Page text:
New world record for bicycle-generated electricity
By Chris Keller-Jackson | Monday, October 4, 2010 2.10pm
400m sprint star Iwan Thomas was on hand to get the Soreen world record crew revved up Chris Keller-Jackson / www.crankphoto.co.uk
Dedication, Ross and Norris McWhirter, and Roy Castle making music with a teapot – for those of us of a certain age, Record Breakers was a teatime inspiration.
The latest people to follow in the footsteps of that legendary TV show are a group of 500 cyclists who gathered at Manchester Velodrome on Friday for an event organised by Soreen, the fruity malt loaf company.
Their aim? To generate as much electricity as possible in 24 hours using static bicycles and beat the Austrian record set in 2008 of 12,953 watt hours.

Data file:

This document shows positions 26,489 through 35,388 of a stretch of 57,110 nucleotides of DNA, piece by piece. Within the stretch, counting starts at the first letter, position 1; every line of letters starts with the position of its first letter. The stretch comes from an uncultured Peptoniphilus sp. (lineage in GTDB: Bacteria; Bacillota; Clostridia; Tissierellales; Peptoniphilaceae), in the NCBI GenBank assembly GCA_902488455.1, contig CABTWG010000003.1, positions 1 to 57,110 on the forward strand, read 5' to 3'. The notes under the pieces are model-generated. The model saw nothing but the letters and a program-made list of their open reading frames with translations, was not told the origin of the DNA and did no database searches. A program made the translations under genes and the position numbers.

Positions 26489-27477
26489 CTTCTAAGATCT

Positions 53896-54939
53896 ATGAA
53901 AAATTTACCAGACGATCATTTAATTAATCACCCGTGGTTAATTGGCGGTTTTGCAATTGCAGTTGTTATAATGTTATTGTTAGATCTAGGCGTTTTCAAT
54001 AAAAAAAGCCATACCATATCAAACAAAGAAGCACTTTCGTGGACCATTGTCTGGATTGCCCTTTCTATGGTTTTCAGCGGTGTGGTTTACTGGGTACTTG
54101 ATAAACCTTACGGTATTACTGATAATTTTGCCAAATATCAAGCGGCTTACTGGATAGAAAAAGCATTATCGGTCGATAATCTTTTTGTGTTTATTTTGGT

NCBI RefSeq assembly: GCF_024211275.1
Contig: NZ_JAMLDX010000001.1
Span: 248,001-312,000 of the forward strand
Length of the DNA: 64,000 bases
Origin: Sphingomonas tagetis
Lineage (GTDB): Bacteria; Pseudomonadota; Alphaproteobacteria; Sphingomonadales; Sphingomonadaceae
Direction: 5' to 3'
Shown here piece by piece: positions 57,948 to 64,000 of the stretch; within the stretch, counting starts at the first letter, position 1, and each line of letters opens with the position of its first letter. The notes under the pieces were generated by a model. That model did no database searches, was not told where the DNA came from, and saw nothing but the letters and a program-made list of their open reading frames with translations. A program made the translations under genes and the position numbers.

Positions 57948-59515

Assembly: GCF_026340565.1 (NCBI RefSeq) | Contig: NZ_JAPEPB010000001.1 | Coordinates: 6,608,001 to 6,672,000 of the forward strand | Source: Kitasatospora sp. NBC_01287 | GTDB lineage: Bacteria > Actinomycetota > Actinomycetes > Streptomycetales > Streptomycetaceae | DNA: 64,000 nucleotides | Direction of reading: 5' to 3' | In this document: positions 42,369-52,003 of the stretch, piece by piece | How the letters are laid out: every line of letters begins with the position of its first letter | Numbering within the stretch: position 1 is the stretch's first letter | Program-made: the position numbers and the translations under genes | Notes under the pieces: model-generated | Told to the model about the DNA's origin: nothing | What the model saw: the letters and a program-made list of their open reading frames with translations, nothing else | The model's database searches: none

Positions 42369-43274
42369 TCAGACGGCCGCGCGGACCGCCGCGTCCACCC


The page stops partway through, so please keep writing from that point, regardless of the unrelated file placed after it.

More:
Olympic sprint star Iwan Thomas started the riders off at 5pm, with a pep talk and half an hour of painful pedal turning. He was joined by the first 49 other cyclists on Wattbikes. They included three men who were attempting to ride all 24 hours – Carl Cleghorn, Stuart Kinsey and David Clark – joined later that evening by a fourth, Darren Riley, who completed 18-and-a-half hours.
As well as trying to beat the record, the riders were raising money for The Christie, a specialist cancer hospital in Manchester, as Soreen had agreed to donate 5p per watt hour. And they succeeded on both counts – generating around 72,414 watt hours (this still has to be officially confirmed) to smash the previous record and raising over £3,500 in the process.
Invigilators from Guinness World Records were on hand to ensure there was fair play, with a final official figure due to be released later today. At the end of the 24 hours, they handed over an official framed certificate to Soreen's delighted MD, Paul Tripp.
What of the endurance cyclists? Carl and Stuart made it all the way while David dropped out after 23 hours after suffering from sleep deprivation and cramps. Along with Darren, they were rewarded by Soreen for their tremendous efforts – having almost broken the record on their own.
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